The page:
In our fast-paced world of technology and conveniences, the biological origins of women's inequality can be forgotten. This book offers a richer understanding of gender inequality by explaining a key cause-women's reproductive and lactation patterns. Until about 1900, infants nursed every fifteen minutes on average for two years because very frequent suckling prevented pregnancy. The practice evolved because it maximized infant survival. If a forager child was born before its older sibling could take part in the daily food search, the older one died. This practice persisted until the modern era because until after the discovery of the germ theory of disease, human milk was the only food certain to be unspoiled. Lactation patterns excluded women from the activities that led to political leadership. During the twentieth century the ancient mode declined and women entered the labor market en masse. Joan Huber challenges feminists toward a richer understanding of biological origins of inequality-knowledge that can help women achieve greater equality today.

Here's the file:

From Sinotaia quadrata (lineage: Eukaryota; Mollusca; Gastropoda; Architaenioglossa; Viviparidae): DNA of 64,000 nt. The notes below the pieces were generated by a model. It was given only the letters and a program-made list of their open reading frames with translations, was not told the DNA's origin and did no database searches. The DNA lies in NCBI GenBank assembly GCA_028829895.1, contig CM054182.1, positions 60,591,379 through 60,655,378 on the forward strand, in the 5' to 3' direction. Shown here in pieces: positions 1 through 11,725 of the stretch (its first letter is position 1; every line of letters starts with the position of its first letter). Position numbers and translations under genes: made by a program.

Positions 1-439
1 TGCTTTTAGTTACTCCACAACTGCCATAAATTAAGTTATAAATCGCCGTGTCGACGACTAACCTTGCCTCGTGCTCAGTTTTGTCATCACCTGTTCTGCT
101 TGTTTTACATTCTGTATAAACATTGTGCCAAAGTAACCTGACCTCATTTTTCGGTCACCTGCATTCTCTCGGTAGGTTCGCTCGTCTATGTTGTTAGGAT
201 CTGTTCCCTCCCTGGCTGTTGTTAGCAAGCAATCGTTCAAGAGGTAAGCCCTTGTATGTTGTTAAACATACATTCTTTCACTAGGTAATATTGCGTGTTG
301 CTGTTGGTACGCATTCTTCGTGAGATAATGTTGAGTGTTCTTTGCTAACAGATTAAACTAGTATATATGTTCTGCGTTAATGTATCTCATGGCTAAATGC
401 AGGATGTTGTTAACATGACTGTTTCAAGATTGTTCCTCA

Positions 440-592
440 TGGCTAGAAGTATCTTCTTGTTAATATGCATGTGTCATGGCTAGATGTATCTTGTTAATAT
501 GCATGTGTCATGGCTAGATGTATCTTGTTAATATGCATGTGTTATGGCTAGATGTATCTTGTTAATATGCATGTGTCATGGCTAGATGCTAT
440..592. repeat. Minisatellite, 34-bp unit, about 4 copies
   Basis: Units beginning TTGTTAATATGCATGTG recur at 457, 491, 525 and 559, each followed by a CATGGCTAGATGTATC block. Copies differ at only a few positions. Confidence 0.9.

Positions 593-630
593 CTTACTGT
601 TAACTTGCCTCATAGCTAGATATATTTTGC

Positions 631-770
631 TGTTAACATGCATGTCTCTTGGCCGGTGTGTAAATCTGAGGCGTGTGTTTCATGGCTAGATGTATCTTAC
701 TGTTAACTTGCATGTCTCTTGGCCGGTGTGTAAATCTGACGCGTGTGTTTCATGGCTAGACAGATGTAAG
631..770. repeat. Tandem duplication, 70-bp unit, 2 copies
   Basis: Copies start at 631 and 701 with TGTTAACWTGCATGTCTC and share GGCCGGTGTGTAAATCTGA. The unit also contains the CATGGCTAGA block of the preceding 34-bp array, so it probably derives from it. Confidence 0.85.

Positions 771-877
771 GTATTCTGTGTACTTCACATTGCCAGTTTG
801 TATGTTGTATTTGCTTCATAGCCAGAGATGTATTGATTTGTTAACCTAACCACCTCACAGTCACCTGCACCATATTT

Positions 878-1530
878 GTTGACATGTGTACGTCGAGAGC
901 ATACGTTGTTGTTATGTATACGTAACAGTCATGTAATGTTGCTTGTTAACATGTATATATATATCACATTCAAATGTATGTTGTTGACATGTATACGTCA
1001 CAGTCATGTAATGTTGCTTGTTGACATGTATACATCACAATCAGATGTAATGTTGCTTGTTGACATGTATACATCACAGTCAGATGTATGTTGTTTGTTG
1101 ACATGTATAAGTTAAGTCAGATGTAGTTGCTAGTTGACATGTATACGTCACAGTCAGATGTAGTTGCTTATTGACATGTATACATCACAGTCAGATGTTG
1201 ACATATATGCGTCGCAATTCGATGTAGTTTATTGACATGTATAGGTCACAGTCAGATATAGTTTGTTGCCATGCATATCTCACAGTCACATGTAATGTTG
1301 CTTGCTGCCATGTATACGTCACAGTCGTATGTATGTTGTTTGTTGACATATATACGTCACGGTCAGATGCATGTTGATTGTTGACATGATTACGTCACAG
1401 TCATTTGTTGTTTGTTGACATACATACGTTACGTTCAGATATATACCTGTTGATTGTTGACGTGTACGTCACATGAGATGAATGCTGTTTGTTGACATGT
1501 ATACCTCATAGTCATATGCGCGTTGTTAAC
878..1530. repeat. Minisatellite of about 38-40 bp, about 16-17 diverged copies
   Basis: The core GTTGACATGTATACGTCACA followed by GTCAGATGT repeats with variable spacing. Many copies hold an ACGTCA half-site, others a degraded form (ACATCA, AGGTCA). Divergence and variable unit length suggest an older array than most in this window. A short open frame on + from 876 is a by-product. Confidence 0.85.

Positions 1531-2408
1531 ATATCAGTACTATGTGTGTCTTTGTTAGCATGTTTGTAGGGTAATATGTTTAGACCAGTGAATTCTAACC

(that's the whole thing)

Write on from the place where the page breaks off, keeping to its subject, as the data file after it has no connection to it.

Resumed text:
“Huber shows why it is important for social scientists, anthropologists, and sociologists to include biological data in their research on sex and gender stratification. Recommended.”